Rescuing dogs in the heat: A ride-along with Maricopa County Animal Care and Control

The triple digits and excessive heat are tough on Arizonans, and they're brutal on the animals that live on the street. 

Maricopa County Animal Care and Control field officer Sarah Krawiec's job is to rescue stray and injured dogs - it's a tough one, made even more difficult by the Arizona summer heat.

"Most of the dogs we're picking up right now are showing some form of heat exhaustion," Krawiec said. "Generally, they are panting, they start foaming at the mouth, and they can have seizures." 

When we rode along, her first call was in Buckeye.

"The dog has a laceration, sounds like from either an animal fight or was beaten," the officer said.  "So basically, what we are doing is making contact with the person who made the call to see if the dog is still there." 

Krawiec whistles, walking around the area and talking to the woman who made the report. "The owner didn't come, you think?"

It's barely 9 am, and the temperature is already a grueling 100 degrees. Because of this, foot searches are kept short.

The officer gets in her truck and keeps looking.

"Here is where the hard part [begins] because you have all the desert, she can be anywhere, unfortunately," she said. 

She eventually leaves with the promise to return if the dog does the same. There are more calls to get to.

"I was calling to confirm if that German Shepherd was still outside your guys' business," Krawiec says on the phone.

Our FOX 10 photographer spotted the German Shepherd in question when we arrived at the business park in the area of 45th Avenue and Buckeye.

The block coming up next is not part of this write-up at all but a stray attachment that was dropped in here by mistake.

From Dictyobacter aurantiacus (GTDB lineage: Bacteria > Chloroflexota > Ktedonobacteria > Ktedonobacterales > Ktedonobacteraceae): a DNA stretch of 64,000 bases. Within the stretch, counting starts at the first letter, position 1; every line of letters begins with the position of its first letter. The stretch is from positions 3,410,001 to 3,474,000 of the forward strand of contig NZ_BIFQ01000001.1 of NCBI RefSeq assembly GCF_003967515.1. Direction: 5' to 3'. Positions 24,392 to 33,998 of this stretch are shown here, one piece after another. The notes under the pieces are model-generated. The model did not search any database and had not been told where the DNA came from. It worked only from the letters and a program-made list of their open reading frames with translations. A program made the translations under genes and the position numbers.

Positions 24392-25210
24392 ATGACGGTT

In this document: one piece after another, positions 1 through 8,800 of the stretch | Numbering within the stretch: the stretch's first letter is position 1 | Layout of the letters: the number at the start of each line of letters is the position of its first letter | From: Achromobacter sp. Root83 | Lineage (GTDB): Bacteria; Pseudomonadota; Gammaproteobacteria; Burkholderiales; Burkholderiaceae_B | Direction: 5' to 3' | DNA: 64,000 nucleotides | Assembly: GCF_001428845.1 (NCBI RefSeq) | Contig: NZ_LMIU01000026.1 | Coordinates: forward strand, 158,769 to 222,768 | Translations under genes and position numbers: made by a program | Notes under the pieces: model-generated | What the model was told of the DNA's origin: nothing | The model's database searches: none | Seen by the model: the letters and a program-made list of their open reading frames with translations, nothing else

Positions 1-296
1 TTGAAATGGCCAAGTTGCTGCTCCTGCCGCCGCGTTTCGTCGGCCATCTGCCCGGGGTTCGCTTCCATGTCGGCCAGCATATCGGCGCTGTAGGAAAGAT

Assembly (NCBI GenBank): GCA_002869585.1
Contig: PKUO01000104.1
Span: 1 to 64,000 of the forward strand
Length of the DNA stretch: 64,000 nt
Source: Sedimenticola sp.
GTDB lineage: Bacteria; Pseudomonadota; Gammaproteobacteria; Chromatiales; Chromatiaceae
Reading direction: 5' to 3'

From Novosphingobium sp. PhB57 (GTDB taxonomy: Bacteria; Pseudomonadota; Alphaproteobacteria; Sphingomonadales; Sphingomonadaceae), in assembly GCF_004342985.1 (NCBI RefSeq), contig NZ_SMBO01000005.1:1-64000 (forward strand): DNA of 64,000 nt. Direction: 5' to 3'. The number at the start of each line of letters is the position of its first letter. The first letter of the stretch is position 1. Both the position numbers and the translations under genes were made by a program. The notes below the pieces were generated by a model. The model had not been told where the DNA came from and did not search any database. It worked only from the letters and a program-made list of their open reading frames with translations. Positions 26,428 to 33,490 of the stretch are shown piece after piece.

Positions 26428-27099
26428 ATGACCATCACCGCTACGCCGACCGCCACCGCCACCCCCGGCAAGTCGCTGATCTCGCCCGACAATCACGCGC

The dog is outrunning us all, and because Maricopa County Animal Care and Control has strict guidelines in this heat, dogs on the run can't be chased for more than a few minutes. It can be deadly.

"So when we show up, if the dog is already showing signs of distress, panting heavily, and he takes off, he's already hot. So we don't pursue," Krawiec explained. "We tell people not to pursue, leave them water, and we will try first thing in the morning."

A stray German Shepherd.

A stray German Shepherd.

Maricopa County Animal Care and Control has two teams of 10 officers, plus two leads in the field, three dispatchers, and five ramp officers. They can take in upwards of 19 dogs on a busy day. 

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The day we were here, they took in six, including the pug we picked up with Officer Krawiec.

"I found her at Starlight Park," said a woman who made the report. "There were two other dogs on the park property, so I went up to see if they were okay. Right at that point, she comes running up to play with my dogs. There were two huskies. When she got too close to the huskies, they showed aggressive behavior." 

No microchip, no collar, and the pug was loaded onto the truck.

"It's about 60 to 70 degrees in the kennel," said the officer. "We do check on them about every hour or so to make sure the air conditioning is working." 

Officer Krawiec says once they're off the street, the dogs have a greater chance of surviving this weather, possibly getting reunited with their owners or adopted.